Several days before Donald Trump hired Breitbart’s Stephen Bannon as his campaign chief, I laid out the case that Trump is less interested in the White House and more interested in being a white nationalist figurehead. In the ensuing days, the floodgates opened, and the conversation about Trump’s open embrace of white nationalism has gone mainstream.


By way of reminder about Trump’s true nature and his appeal to the so-called alt-right:

Consider his Alex Jones-style conspiracy-mongering; his meticulously crafted words of incitement and exhortations to violence; his attacks on a federal judge; his description of President Obama as a terrorist (the “founder of ISIS”); his birtherism; his retweets of neo-Nazis; his eliminationist language toward Hillary Clinton; his fierce misogyny and indifference to sexual harassment; his feud with the Khan family; his Muslim ban; his use of anti-Semitic symbols; his embrace of torture; his capriciousness about the proliferation and use of nuclear weapons; his praise for dictators; his flirtations with Putin; his welcoming of Russian cyber-espionage; his undiluted xenophobia; his racist dog whistles (“look at my African-American”); his infamous border wall and relentless anti-Mexican bigotry; his claims of a “rigged” election; his unconcealed calls for voter intimidation; his refusal to disavow ties to white supremacists.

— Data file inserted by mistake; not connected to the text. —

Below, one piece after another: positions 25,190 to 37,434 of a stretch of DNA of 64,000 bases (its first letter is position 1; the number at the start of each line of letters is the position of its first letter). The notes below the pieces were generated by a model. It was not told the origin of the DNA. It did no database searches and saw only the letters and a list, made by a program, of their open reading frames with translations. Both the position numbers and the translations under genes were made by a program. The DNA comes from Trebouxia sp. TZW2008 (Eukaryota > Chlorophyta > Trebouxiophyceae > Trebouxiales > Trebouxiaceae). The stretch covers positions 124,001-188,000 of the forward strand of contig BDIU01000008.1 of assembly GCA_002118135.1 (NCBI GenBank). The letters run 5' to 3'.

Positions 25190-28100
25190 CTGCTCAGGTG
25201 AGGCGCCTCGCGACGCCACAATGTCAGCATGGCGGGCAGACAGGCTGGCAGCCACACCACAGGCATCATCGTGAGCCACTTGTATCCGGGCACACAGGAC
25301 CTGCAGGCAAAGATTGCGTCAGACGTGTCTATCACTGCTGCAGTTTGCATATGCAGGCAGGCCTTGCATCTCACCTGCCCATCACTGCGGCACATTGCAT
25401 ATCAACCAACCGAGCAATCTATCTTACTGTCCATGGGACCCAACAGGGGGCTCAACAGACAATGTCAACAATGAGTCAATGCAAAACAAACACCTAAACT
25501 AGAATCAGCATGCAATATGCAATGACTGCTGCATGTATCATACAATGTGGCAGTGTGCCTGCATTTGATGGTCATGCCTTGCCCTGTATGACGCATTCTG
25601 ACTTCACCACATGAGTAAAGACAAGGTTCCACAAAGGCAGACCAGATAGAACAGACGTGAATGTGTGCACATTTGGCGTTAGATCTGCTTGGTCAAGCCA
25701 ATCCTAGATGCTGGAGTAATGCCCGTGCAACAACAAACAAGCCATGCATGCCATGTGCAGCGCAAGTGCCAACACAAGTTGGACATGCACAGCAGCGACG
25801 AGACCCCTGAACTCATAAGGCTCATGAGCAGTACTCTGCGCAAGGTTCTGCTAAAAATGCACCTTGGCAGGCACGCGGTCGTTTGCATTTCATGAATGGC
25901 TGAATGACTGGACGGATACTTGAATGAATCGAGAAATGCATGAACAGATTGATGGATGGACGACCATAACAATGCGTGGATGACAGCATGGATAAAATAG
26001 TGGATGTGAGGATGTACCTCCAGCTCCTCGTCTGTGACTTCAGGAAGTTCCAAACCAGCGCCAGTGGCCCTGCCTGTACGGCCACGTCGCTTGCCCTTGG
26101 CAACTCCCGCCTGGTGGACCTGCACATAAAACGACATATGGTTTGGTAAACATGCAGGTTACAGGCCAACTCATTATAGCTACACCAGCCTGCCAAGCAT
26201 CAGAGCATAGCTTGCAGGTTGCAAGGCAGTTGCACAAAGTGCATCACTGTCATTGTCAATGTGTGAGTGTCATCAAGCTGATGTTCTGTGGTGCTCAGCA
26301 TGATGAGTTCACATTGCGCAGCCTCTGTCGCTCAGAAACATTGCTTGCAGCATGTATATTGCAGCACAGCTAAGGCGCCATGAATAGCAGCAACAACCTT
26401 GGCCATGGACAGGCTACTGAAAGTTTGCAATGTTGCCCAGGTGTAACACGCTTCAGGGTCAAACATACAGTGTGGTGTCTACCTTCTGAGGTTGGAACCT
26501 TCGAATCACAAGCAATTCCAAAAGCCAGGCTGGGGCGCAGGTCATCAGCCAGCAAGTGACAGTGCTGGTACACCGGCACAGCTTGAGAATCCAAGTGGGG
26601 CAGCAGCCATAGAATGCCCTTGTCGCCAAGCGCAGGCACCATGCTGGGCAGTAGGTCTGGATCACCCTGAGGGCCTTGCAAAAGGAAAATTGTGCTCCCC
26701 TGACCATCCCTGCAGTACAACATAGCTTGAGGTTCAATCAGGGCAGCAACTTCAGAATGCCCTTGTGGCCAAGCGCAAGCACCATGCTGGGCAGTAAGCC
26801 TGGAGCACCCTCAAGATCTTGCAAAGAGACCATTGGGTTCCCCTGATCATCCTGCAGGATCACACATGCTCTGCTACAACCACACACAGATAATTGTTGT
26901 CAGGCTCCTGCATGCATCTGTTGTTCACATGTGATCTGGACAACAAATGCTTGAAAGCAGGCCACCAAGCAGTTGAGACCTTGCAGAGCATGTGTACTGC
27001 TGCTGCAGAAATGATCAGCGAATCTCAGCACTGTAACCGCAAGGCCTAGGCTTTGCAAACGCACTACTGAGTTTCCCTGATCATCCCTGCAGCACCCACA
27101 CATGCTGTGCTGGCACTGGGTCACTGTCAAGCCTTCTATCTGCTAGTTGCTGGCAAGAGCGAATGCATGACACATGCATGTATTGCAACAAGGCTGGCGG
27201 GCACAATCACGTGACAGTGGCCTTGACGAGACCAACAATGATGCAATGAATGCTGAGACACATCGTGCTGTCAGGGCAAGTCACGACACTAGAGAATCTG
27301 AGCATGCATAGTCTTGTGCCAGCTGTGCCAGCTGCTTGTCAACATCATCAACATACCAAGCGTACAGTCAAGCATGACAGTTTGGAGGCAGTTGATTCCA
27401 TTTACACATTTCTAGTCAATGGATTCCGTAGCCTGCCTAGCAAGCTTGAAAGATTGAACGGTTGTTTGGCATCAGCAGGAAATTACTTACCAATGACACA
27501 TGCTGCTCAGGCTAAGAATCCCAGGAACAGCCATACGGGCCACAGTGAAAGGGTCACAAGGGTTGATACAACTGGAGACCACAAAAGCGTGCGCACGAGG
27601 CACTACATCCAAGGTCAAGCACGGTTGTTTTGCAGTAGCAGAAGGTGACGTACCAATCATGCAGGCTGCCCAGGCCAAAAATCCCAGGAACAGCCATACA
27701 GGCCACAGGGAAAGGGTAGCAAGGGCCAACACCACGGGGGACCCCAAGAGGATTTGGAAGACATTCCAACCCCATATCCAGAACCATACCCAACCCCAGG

Now look at the what’s spewing on Twitter as the hashtag #AltRightMeans gains traction (Caution: the language can be vile).

There’s much more where that came from. It’s the underbelly of Trump’s support, as you can see in our video from the Republican convention (which has nearly 10 million Facebook views):